1923 Nature V111 p532-233

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    Nature London) 532-533 1923 )

    A theory of the vis osity of liquids

    As is well-known, the viscosity of gases and its variation with tem perature has

    received a satisfactory explanation on the basis of molecular theory. Little

    progress has, however, been made towards explaining the phenomena of the

    viscosity of condensed media-that is, of liquids and solids from a molecular point

    of view. What is evidently required is a working hypothesis which will indica te

    why, when a substance passes from the state of vapour to that of liquid, its

    absolute viscosity is greatly increased but diminishes with rising temperature,

    while that of the vapour increases in the same circumstances. propose in this

    note t o put forward briefly the outline of a theory which appears to have claims to

    seriousconsideration, as it indicatesa quantitative relation between theviscosity of

    a liquid and of the corresponding vapour which is supported by the experimental

    data.

    The manner in which transverse stress is propagated through a material

    medium is known in the cases in which the substance is in the sta te of vapour and

    in that of a crystalline solid. In the former case, mom entum is transferred th rough

    the diffusion of the molecules between parts of the medium in relative motion, a nd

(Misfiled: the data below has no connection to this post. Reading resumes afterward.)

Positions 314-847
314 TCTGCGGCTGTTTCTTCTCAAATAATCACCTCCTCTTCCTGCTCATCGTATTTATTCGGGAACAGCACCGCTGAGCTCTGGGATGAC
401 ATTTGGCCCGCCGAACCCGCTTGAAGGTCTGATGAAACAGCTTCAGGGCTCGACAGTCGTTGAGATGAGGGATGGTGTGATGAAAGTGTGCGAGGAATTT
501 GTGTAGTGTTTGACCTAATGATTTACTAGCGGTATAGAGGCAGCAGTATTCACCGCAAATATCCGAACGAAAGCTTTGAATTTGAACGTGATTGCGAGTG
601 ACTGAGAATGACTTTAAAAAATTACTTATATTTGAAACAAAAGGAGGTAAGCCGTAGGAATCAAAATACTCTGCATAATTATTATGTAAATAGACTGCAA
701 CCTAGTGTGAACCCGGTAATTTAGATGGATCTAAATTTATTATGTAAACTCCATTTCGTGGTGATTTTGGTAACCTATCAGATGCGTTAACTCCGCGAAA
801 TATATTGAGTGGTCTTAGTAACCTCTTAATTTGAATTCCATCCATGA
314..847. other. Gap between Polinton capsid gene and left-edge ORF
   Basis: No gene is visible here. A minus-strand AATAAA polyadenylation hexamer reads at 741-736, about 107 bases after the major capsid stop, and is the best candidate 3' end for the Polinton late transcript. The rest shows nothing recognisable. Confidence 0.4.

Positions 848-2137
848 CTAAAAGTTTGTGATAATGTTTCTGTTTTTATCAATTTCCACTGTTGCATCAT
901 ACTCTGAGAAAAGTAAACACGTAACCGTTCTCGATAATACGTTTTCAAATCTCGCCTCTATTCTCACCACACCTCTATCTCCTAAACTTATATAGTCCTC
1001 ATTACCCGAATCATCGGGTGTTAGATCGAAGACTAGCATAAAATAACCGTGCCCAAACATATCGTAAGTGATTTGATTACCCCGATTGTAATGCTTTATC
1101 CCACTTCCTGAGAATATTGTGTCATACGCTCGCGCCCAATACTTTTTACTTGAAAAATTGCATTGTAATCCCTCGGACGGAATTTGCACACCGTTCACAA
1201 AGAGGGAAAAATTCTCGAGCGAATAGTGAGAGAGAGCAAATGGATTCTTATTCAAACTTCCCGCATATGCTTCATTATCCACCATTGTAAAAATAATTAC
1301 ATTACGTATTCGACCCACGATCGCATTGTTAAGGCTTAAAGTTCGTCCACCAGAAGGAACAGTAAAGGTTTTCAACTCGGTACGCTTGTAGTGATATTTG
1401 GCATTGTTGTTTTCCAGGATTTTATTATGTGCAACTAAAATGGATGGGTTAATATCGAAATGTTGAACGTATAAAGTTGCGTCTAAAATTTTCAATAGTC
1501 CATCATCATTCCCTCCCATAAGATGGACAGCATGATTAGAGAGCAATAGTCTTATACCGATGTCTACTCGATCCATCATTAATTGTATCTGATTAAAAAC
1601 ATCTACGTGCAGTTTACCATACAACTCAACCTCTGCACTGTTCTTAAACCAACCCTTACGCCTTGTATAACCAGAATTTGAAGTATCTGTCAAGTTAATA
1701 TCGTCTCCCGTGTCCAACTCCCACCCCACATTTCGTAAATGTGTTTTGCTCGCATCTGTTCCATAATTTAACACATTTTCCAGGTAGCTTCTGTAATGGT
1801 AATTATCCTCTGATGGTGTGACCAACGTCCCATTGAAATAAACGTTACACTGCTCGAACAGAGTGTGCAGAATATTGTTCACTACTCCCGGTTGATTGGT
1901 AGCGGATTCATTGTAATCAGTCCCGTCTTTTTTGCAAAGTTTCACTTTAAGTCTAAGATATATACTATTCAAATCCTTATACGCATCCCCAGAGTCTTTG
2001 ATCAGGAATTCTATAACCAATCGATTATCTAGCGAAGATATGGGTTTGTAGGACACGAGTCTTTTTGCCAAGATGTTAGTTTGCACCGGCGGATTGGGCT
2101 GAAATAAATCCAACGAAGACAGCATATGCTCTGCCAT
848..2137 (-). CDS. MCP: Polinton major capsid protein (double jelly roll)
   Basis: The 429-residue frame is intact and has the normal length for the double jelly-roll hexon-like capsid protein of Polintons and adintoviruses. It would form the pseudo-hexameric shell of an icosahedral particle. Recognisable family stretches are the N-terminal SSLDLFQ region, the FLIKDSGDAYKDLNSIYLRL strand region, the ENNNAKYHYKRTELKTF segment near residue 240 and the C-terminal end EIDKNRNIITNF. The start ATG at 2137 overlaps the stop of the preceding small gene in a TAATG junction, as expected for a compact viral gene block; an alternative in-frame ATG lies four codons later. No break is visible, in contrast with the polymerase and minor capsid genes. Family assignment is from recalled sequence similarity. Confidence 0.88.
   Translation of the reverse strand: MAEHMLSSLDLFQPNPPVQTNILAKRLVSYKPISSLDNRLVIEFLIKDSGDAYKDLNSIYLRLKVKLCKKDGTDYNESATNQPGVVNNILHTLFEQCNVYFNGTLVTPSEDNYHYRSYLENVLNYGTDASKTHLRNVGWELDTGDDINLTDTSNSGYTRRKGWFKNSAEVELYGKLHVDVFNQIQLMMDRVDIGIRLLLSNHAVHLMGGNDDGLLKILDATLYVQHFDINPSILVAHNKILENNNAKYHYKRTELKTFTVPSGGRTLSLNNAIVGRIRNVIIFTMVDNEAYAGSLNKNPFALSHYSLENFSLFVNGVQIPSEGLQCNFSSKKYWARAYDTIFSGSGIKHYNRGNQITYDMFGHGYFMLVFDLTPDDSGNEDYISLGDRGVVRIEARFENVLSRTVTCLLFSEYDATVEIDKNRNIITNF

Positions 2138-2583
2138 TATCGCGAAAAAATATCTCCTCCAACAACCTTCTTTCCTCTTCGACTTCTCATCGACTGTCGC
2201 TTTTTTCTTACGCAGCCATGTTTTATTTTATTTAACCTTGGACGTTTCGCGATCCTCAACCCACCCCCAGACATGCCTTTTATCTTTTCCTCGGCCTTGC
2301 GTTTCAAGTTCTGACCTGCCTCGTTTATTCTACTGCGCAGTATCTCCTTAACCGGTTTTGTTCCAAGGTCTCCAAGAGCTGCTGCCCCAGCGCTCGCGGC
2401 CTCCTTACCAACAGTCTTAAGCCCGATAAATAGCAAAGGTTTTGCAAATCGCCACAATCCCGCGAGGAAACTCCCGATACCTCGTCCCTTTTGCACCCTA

this is a relatively slow process. In the crystal, on the other hand, the stress is

    transmitted in the form of transverse elastic waves, an d the latter process, at least

    for ordinary displacem ents, s extremely rapid. We may conceive that in a liquid,

    mom entum is transported partly by the first process and partly by the second,

    and that the effective viscosity depends on their relative importance. The ratio in

    which the two modes of propagation are ~perativemay be determined from

    thermodynamical considerations, combined with certain simple suppositions

    regarding the constitution of a liquid.

    We shall assume tha t the state of aggregation of the molecules in a liquid is of a

    composite character; some of the molecules are quite free to move, and may be

    termed vapour molecules; the others are attached to each other somew hat as in

    a crystal, and may be termed crystalline molecules. In determining the

    proportion of the two types, we shall consider only binary encounters between

    molecules. Let El be the work required to separate a pair of molecules of the first

    type, and E those of the second type. Then applying Boltzmann's distribution

    law, we may, as a first approximation, take the relative proportion of the two

    types of aggregation in the dissociation equilibrium to be as eE1IRTo ee2IRT, here

    R is the gas-constant and T the absolute temperature. The next step is to

    determine the rate of transport of momentum through the medium. In the

    vapour part of the aggregation, the transport occurs by bodily movements. In

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    16 c v R A M A N :

    S C I E N T I F I C

    P A P E R S

    I V

    the crystalline part, the rate of tran sport may be considered to be practically

    infinite. The effective rate of tran sport in the liquid is therefore greater than in the

    vapour at the same temperature and pressure in the ratio eE21RT/ee1 RT.he

    viscosity of the liquid is therefore given by the formula

    q,,quid

    =

    qVaPOUle(E~-E1)lR

    Since E,

    > El